Bishop Curry’s royal wedding sermon caused quite a stir—many loved it (e.g. Bishop Michael Curry reached two billion souls with the love of Christ), some condemned it (e.g. A star-turn offers the world ‘Christianity-lite’). One thing that caught my attention, was that he repeatedly said that Jesus “died to save us all!” (he also tweeted it) Was he promoting Universalism, the belief that Jesus will save each and every person who will ever exist?
To figure that out, first we must ask, did he exclude anyone from the “all”? For example, did the “us” before it reduce the scope? Probably not, as he said:
God is the source of us all
And based on passages like Colossians 1:16, most Christians believe God is the source/Creator of everyone who will ever exist. It was also unlikely he was just thinking of the 2 billion people who were listening, as in the next sentence he said that God’s love embodied will result in:
a new world, a new human family
In fact, he mentioned human/humanity ten times in a 13-minute talk:
Jesus began the most revolutionary movement in all of human history … fire was one of the great scientific and technological discoveries in all of human history. Fire, to a great extent, made human civilization possible … made human migration around the world a possibility … the human ability and capacity to take fire and use it for human good … one of the greatest discoveries of all of human history … if humanity ever harnesses the energy of fire again, if humanity ever captures the energy of love, it would be the second time in history that we have discovered fire.
So assuming he thinks God wants “to save” everyone (1Tim 2:4), does that mean he thinks God will actually succeed? That’s harder to figure out but I think there are clues. Will our enslavement to sin stop God? Well, Curry sounded very optimistic when he said:
There’s power in Love to … liberate when nothing else will.
Will our spiritual and psychological delusions stop God? Again, Curry doesn’t seem to think so:
There is a balm in Gilead [Love] to make the wounded whole. There is a balm in Gilead to heal the sin-sick soul… There is power in Love to help and heal when nothing else can.
Remembering that when Jesus healed during His ministry, He was primarily interested in people’s spiritual health—their “sin-sickness”—although He healed people physically too to demonstrate that He could do the former.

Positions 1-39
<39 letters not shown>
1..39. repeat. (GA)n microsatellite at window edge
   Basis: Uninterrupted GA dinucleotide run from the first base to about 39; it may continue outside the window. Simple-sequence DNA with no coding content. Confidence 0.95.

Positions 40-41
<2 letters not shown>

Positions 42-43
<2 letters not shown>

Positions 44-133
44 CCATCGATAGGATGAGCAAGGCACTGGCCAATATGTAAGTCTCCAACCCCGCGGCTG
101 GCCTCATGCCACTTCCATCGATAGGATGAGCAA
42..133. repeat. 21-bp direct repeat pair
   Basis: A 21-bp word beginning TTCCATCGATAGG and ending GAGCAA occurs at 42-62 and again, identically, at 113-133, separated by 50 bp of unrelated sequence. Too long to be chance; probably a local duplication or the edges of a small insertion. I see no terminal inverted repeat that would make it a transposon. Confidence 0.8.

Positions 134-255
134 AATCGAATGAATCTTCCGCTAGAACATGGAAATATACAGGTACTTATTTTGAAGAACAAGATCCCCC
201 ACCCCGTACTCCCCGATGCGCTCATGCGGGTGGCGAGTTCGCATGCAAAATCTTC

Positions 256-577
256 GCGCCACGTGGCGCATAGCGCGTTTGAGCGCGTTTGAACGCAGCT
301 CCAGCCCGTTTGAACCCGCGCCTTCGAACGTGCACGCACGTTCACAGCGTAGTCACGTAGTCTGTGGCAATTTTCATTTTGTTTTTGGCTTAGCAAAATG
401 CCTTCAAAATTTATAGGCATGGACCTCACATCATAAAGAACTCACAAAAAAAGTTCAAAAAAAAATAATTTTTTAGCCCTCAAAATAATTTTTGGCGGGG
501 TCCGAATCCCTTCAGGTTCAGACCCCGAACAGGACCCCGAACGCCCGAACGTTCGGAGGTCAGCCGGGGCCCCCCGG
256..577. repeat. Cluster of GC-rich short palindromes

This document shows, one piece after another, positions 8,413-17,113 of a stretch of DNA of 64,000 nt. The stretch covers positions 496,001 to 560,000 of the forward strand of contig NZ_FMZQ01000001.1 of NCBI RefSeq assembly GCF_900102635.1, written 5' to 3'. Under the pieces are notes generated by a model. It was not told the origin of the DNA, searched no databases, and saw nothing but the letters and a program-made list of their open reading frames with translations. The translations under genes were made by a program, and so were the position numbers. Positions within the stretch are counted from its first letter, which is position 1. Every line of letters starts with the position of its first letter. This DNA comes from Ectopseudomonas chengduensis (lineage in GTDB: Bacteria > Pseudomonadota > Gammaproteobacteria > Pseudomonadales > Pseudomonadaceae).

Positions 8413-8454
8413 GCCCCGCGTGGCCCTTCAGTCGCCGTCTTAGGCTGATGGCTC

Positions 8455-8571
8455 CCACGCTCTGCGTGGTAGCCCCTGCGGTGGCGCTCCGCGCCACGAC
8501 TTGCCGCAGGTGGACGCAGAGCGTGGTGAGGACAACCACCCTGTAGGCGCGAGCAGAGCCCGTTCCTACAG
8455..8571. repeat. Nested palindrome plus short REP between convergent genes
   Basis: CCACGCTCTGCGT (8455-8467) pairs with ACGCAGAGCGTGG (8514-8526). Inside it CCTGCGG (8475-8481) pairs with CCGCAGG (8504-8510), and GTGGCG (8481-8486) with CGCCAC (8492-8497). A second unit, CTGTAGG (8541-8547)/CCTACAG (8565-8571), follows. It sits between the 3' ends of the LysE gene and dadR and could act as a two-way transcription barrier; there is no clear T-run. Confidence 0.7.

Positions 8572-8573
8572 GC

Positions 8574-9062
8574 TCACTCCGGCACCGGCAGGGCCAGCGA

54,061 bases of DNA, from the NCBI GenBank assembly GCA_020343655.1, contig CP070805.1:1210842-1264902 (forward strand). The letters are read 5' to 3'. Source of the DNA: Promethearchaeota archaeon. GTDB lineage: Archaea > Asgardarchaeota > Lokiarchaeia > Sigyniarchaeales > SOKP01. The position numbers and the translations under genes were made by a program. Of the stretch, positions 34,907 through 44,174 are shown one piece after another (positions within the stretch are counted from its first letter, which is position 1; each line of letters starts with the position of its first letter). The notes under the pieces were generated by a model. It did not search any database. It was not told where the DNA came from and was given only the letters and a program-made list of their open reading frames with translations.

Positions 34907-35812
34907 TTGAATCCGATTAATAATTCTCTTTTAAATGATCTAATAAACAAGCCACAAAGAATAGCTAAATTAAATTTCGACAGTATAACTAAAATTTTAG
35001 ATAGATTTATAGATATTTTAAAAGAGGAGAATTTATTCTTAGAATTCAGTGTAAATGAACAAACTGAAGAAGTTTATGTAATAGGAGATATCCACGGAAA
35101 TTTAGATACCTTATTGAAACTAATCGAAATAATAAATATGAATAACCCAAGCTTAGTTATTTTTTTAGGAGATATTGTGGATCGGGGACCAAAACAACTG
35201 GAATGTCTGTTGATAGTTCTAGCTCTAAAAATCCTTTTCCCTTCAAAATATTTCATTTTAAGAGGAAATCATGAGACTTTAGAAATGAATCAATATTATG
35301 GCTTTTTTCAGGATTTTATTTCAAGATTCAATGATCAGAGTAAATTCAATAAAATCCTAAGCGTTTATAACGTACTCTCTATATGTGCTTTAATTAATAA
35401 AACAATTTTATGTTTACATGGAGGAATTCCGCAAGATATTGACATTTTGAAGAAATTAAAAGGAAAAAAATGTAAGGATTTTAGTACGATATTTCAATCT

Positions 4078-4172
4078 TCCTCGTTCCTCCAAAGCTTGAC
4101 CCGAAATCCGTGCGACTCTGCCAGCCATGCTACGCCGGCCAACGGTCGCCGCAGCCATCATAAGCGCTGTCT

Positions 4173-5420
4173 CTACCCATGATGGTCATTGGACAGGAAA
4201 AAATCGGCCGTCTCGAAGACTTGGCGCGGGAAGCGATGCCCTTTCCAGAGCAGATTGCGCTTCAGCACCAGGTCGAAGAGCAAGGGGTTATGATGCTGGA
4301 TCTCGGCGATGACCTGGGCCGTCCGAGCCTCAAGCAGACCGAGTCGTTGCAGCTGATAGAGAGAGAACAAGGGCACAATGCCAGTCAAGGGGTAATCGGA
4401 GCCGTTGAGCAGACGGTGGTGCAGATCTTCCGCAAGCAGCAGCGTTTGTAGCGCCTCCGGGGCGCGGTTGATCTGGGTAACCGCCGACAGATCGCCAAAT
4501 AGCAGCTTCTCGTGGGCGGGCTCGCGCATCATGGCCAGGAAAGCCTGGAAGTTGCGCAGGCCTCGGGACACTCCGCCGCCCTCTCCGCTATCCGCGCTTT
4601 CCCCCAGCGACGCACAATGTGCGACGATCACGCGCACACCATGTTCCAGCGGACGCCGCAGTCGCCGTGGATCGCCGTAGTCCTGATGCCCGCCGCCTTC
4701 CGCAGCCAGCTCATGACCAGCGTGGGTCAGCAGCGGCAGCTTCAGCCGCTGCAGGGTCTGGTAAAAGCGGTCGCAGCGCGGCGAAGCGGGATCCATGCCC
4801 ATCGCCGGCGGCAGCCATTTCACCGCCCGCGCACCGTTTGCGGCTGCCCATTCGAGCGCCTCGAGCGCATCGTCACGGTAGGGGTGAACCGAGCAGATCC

Are death and hell a hurdle for God? Probably not, as Curry said:
There’s power in Love to lift up [John 12:32] … when nothing else will.
Maybe Curry forgot about God’s justice? Well, five times he said love can be redemptive and four times he mentioned its sacrificial nature (1John 3:16)—explicitly in regards to Jesus’ death, which traditionally Christians see as fulfilling justice. He also proclaimed:
let justice roll down like a mighty stream and righteousness like an ever-flowing brook.
Additionally, he talked about hospitality and addressing poverty—both commonly associated with justice in the Bible.
What about those who don’t want to be saved? Curry talked about Love transforming everything (you, your neighbours, the entire world) and even quoted Jesus who said: “you shall love God … with all your mind” (Mt 22:36-40, noting that “shall” implies something will happen in the future).
He also sees Love bringing Shalom.
we will lay down our swords and shields—”down by the riverside to study war no more”
However, that Shalom can only fully arrive when the last person in hell stops hating God.
There was one other statement that Curry made that I thought was at least suggestive of Universalism:
We were made by a power of Love. Our lives are meant to be lived in that love—that’s why we are here. Ultimately, the source of love is God himself—the source of all of our lives.
If a luthier creates a guitar to play music, then the assumption is that it will fulfil its purpose. Likewise, as God created humans to love, it is perfectly reasonable to think that will happen eventually.
Rather than Universalism, was Curry actually preaching Pluralism—the belief that sin doesn’t matter for “every road leads to heaven”? I don’t think so. He made statements such as Jesus “died to save us”, “Love is the only way”, our “sin-sick soul” needs healing, and we need to be liberated by God (the Bible says we are enslaved to sin). Similarly, he discussed the need for transformation, which implies that all “roads/states-of-being” aren’t equally good.
So was Curry preaching Christian Universalism at the royal wedding? For the reasons I’ve given, I think he was, although it may not have been intentional. Often enthusiastic preachers who promote both God’s love for everyone and God’s infinite ability, end up preaching what is essentially Universalism.